Toilet paper? Check. Hand sanitizer? Check. Cleaning supplies? Check.
When you stocked up for quarantine, you likely checked several items off your hurricane preparation kit list as well. That head start will come in handy as hurricane season elbows its way into the pandemic in progress.
With a more active than usual Atlantic hurricane season forecast to start June 1, University of Florida disaster preparation experts say it’s time to plan, not panic.
“Some of us are probably already in a kind of emergency mindset,” says Angie Lindsey, an assistant professor in the Department of Family, Youth & Community Sciences, a part of UF’s Institute of Food and Agricultural Sciences. “And some of the supplies we bought as we headed into quarantine are the things that should already be on our hurricane supply list anyway.”
If the bare spots on grocery store shelves are disconcerting, that’s natural, says Christa Court, an assistant scientist in the Food and Resource Economics Department, also a part of UF/IFAS. Food supplies, she says, are in a shakeout period but will rebound.
“We live in a society where we’re not used to seeing scarcity,” says Court, who also directs the Economic Impact Analysis Program in her department. “We’re lucky in that what we would like to eat is typically available on the shelf exactly when we would like to eat it.”
Familiar hurricane protocols – for preparation, mitigation, recovery – are still important, but this year may call for more conscientious planning and added flexibility.
“We likely will need to take an extra step in how we do the things we know how to do to prepare and mitigate and recover,” Lindsey says. “We’re Floridians. We’ve gotten through a lot before, but what we have typically done in the past during hurricane season may not work this year due to COVID-19.”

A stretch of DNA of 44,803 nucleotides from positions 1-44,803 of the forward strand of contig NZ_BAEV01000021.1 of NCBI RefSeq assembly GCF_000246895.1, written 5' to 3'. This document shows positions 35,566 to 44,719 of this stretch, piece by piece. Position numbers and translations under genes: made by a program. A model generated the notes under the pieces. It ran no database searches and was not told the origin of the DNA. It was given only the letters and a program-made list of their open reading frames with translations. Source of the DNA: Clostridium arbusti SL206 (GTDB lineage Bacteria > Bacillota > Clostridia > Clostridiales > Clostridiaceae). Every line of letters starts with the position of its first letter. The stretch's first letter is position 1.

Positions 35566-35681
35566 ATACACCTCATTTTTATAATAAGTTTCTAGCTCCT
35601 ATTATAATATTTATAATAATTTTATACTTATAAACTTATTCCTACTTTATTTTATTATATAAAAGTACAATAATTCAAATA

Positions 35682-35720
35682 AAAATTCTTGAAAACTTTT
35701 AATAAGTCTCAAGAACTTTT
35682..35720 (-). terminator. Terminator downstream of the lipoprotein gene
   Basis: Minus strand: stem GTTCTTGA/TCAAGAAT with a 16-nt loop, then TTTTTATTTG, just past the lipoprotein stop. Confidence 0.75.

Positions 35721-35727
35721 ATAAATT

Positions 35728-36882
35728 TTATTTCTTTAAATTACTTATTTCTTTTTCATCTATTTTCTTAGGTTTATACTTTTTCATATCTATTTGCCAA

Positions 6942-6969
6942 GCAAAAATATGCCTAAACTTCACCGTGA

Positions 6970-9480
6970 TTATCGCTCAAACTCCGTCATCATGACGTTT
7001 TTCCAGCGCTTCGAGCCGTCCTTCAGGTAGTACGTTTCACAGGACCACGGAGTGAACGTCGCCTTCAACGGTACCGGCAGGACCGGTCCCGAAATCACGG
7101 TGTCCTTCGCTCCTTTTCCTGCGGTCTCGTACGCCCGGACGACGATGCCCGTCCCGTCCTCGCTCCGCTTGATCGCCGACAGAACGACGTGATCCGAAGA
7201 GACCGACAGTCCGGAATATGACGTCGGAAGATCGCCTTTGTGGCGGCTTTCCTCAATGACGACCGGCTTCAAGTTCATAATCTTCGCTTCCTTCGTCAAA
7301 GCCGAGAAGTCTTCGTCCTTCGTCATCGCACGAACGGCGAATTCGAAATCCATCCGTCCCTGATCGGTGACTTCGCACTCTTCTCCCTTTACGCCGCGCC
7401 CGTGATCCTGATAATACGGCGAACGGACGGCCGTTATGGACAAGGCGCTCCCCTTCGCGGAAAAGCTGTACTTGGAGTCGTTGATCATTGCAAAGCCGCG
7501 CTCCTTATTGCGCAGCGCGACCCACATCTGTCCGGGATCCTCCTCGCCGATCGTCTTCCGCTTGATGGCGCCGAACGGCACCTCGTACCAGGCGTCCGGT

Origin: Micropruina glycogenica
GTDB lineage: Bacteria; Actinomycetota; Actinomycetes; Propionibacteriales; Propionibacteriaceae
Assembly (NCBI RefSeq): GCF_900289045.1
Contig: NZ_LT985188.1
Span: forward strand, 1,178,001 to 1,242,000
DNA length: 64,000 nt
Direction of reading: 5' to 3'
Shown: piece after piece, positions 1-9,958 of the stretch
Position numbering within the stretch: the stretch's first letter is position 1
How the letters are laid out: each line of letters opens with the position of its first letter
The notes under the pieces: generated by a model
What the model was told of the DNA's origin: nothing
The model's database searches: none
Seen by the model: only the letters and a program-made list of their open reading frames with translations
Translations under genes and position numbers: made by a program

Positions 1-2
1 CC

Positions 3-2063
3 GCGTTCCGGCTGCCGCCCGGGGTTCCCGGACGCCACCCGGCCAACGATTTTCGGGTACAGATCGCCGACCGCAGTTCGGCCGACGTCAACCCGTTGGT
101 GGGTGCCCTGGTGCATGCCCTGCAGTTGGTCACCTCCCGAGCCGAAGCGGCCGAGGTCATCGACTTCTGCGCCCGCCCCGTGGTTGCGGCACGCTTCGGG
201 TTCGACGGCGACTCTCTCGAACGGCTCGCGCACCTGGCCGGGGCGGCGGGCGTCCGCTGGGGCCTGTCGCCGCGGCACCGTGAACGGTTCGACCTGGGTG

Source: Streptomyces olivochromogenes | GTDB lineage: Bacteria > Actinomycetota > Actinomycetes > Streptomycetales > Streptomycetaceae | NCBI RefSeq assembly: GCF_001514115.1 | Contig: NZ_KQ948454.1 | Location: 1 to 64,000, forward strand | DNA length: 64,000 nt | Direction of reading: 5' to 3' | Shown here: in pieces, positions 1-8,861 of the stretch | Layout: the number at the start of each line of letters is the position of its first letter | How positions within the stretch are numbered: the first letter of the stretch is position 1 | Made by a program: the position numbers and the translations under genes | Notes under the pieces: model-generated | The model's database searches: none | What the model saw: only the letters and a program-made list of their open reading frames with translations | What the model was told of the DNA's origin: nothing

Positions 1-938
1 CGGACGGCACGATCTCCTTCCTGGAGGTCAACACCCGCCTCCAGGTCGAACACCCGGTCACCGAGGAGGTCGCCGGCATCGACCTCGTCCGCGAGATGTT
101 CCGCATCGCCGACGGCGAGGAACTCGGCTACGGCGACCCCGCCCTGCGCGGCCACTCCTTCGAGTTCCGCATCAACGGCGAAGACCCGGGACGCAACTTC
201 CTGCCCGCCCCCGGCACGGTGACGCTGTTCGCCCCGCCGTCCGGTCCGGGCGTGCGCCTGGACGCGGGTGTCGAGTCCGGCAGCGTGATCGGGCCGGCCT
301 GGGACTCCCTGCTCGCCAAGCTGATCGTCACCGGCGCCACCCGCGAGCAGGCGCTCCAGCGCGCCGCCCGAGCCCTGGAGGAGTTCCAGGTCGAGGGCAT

Court says the gaps on grocery shelves that unnerve consumers are likely temporary signs of logistical issues, mostly regional in nature, and will work themselves out as suppliers adapt to changes in consumer demand.
Court says she and others are busy analyzing data from commodity groups and are finding disruptions are not across the board and are not consistent across the state. The data may reveal ways to make the food supply chain more resilient. For example, small farms in some commodity groups are thriving, she says, perhaps providing “a roadmap to being more resilient.”
“There’s a new balance for supply and demand for a lot of commodities, so I think the craziness will calm down,” Court says. “The hoarders only have so much space in the refrigerator or freezer so they have to stop buying at some point.”
Court acknowledges that the scarcity, although short term, is scary for consumers.
“It’s something we haven’t experienced before in our lifetime necessarily,” Court says. “So, it pushes us into thinking we should buy more or stock up, just in case the shelves are empty again.”
Lindsey says research shows that stocking up is a control behavior, a kind of mental coping mechanism. She recommends responding to it by adding just a few items a week to the grocery list heading into hurricane season.
Other steps to take now include paying attention to medication refills and knowing where important documents are. Check to be sure insurance documents are up to date and print them out in case internet access is interrupted. Do the same with important numbers that could end up stuck in a cellphone that has no service. Know how to turn off the power in case flood waters hide live power lines.
When a Storm Approaches